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By Alec Gray
INDIANAPOLIS – On July 1, a new law goes into affect that will prohibit a telephone solicitor from helping another person in violating the Do Not Call law or the autodialer law.
“A company selling a product or service does not cold-call directly but instead uses a third-party company as a lead generator to place unwanted robo-calls and then transfer the calls to the original company,” Corbin said.
SB 349 was designed to protect the almost 2.5 million Hoosiers on the Do Not Call list, a list of Indiana residents who do not want to be pestered by unwanted sales calls.
In 2013 the attorney general’s office received 13, 587 complaints about companies or individuals violating the law and the privacy of those on the list.
Having a stronger law will give the attorney general’s office more power to protect those on the Do Not Call list, according to Maurgerite Sweeney, who oversees the telephone privacy division for the office.
“This is a tool that the Office of the Indiana Attorney General can use against persons or companies who benefit from illegal calls even if they do not actually make the calls themselves,” Sweeney said.
Sen. Jim Merritt, R-Indianapolis, who authored the bill, believes the attorney general should have as many tools as necessary to deal with people who are violating the privacy of Hoosiers on the list.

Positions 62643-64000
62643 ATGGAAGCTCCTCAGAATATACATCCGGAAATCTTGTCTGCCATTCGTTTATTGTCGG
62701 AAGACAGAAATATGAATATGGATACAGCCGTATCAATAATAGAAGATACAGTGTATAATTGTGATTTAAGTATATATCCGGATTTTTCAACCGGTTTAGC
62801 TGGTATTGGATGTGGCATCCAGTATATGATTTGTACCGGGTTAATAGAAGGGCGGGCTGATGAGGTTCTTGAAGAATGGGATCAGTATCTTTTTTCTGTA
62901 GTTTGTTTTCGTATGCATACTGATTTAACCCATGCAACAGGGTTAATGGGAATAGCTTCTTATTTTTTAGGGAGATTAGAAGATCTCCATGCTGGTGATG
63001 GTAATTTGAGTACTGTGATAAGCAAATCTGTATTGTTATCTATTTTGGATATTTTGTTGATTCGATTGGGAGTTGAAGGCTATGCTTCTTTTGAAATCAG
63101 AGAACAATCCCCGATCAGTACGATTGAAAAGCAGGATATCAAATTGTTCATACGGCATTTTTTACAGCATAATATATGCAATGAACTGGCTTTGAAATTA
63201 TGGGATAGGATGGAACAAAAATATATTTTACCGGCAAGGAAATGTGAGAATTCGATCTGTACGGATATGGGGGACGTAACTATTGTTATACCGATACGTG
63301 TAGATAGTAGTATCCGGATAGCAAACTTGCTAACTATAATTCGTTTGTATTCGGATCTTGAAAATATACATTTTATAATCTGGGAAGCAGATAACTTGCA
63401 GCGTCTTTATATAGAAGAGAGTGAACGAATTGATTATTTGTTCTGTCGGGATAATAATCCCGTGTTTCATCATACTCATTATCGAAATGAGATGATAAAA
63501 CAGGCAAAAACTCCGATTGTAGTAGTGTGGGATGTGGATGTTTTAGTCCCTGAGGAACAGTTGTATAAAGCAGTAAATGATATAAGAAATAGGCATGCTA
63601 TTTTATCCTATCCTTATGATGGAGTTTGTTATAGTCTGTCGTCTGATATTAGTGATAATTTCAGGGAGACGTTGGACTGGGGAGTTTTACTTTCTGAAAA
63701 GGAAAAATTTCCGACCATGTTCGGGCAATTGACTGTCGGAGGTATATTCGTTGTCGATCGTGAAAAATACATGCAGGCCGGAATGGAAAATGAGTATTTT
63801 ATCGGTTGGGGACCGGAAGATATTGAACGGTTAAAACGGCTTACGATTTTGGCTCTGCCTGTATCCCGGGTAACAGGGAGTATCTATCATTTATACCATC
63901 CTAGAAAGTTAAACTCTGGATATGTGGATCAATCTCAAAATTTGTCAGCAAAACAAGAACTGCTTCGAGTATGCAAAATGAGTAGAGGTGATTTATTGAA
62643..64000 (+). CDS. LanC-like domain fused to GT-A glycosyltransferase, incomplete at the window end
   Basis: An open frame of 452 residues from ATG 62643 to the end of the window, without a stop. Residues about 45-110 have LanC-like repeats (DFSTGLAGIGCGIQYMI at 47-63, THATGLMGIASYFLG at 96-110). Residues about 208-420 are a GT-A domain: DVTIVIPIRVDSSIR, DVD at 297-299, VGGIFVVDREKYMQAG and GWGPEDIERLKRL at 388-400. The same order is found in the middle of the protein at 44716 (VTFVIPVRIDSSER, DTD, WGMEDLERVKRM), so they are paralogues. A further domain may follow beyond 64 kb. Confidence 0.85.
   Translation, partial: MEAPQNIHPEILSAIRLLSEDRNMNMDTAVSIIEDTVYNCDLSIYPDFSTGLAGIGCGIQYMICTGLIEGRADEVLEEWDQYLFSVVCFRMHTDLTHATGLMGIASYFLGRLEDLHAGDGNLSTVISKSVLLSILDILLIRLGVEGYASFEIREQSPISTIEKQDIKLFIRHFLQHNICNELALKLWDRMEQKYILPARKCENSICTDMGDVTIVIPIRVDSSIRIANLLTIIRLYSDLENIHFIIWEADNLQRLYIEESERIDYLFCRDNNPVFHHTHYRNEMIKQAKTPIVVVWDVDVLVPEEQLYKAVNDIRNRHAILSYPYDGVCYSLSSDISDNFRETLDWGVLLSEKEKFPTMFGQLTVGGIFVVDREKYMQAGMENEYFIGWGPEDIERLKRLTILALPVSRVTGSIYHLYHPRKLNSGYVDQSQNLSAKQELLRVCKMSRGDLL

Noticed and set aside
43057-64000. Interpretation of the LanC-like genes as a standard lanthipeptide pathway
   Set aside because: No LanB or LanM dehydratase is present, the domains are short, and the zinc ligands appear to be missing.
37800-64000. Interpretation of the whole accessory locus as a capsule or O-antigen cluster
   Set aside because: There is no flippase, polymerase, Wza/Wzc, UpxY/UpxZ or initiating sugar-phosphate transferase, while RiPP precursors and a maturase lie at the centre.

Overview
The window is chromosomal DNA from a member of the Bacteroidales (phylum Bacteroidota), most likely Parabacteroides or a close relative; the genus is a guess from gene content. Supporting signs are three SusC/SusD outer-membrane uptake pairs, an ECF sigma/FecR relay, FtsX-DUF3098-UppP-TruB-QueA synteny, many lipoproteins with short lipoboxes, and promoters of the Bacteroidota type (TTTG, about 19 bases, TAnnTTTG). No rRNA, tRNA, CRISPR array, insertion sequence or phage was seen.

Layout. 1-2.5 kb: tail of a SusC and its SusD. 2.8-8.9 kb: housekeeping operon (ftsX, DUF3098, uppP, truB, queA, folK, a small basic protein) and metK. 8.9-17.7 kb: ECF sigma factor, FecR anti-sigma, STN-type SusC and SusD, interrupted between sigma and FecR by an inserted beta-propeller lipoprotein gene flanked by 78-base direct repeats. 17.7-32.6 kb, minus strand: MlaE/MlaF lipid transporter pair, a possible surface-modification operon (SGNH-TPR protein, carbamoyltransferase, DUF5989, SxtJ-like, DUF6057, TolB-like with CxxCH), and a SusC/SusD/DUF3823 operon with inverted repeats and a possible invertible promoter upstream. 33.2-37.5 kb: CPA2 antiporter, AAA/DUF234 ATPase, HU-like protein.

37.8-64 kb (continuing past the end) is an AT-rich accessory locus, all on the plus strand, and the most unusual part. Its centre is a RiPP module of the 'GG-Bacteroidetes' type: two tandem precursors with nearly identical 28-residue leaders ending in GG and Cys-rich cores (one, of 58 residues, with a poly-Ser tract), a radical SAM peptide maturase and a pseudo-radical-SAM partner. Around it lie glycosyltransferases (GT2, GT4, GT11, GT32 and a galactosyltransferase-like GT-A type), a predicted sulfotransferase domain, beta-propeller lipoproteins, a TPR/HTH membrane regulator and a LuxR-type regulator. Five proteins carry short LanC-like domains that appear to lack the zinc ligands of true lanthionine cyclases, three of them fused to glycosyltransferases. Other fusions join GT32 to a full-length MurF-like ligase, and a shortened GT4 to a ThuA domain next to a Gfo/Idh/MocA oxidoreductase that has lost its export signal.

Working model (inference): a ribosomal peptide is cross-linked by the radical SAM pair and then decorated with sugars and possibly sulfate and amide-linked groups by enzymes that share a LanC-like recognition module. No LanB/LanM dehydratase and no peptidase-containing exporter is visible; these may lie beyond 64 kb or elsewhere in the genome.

Zoeller has continued to ask the legislature for amendments to the law.
“In order to keep the Indiana Do Not Call law one of the strongest in the country, the Office of the Indiana Attorney General suggests amendments from time to time,” Sweeney said.
The Attorney General is also urging the Federal Communications Commission take a look a bigger look at robo-calls generated from outside the U.S. that have to ability to send more than 30,000 calls per hour to Indiana residents. State governments currently do not have legal authority to prosecute robo-calls that originate outside of the country.
The legislature asked the FCC to more aggressively regulate sales calls violating Hoosier’s telephone privacy in Senate Concurrent Resolution 16.
Alec Gray is a reporter for TheStatehouseFile.com, a news website powered by Franklin College journalism students.